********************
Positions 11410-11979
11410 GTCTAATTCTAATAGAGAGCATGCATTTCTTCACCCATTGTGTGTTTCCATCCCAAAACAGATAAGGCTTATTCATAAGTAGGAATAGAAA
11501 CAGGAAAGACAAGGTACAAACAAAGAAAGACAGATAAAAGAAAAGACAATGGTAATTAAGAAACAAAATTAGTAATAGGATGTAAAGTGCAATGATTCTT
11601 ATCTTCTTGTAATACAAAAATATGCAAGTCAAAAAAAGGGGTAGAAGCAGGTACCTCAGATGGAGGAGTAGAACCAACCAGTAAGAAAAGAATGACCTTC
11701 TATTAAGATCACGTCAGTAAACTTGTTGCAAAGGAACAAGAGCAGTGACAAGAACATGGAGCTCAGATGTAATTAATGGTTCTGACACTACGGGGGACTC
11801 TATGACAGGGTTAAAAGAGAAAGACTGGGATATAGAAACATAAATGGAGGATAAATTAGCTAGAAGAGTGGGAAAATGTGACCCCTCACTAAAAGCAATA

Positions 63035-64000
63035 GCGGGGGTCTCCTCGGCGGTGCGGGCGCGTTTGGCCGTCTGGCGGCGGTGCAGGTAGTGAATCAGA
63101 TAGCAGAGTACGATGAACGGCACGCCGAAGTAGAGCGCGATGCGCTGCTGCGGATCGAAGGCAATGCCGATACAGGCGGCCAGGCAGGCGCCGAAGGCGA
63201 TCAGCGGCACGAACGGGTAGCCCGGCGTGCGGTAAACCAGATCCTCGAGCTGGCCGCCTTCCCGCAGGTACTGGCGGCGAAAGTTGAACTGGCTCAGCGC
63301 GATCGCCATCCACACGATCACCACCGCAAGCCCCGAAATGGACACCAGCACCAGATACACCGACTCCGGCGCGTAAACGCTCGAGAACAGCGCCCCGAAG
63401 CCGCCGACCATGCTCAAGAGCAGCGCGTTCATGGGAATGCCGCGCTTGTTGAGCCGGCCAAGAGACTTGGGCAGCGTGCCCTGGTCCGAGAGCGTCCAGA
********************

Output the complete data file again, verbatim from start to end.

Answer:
Positions 11410-11979
11410 GTCTAATTCTAATAGAGAGCATGCATTTCTTCACCCATTGTGTGTTTCCATCCCAAAACAGATAAGGCTTATTCATAAGTAGGAATAGAAA
11501 CAGGAAAGACAAGGTACAAACAAAGAAAGACAGATAAAAGAAAAGACAATGGTAATTAAGAAACAAAATTAGTAATAGGATGTAAAGTGCAATGATTCTT
11601 ATCTTCTTGTAATACAAAAATATGCAAGTCAAAAAAAGGGGTAGAAGCAGGTACCTCAGATGGAGGAGTAGAACCAACCAGTAAGAAAAGAATGACCTTC
11701 TATTAAGATCACGTCAGTAAACTTGTTGCAAAGGAACAAGAGCAGTGACAAGAACATGGAGCTCAGATGTAATTAATGGTTCTGACACTACGGGGGACTC
11801 TATGACAGGGTTAAAAGAGAAAGACTGGGATATAGAAACATAAATGGAGGATAAATTAGCTAGAAGAGTGGGAAAATGTGACCCCTCACTAAAAGCAATA

Positions 63035-64000
63035 GCGGGGGTCTCCTCGGCGGTGCGGGCGCGTTTGGCCGTCTGGCGGCGGTGCAGGTAGTGAATCAGA
63101 TAGCAGAGTACGATGAACGGCACGCCGAAGTAGAGCGCGATGCGCTGCTGCGGATCGAAGGCAATGCCGATACAGGCGGCCAGGCAGGCGCCGAAGGCGA
63201 TCAGCGGCACGAACGGGTAGCCCGGCGTGCGGTAAACCAGATCCTCGAGCTGGCCGCCTTCCCGCAGGTACTGGCGGCGAAAGTTGAACTGGCTCAGCGC
63301 GATCGCCATCCACACGATCACCACCGCAAGCCCCGAAATGGACACCAGCACCAGATACACCGACTCCGGCGCGTAAACGCTCGAGAACAGCGCCCCGAAG
63401 CCGCCGACCATGCTCAAGAGCAGCGCGTTCATGGGAATGCCGCGCTTGTTGAGCCGGCCAAGAGACTTGGGCAGCGTGCCCTGGTCCGAGAGCGTCCAGA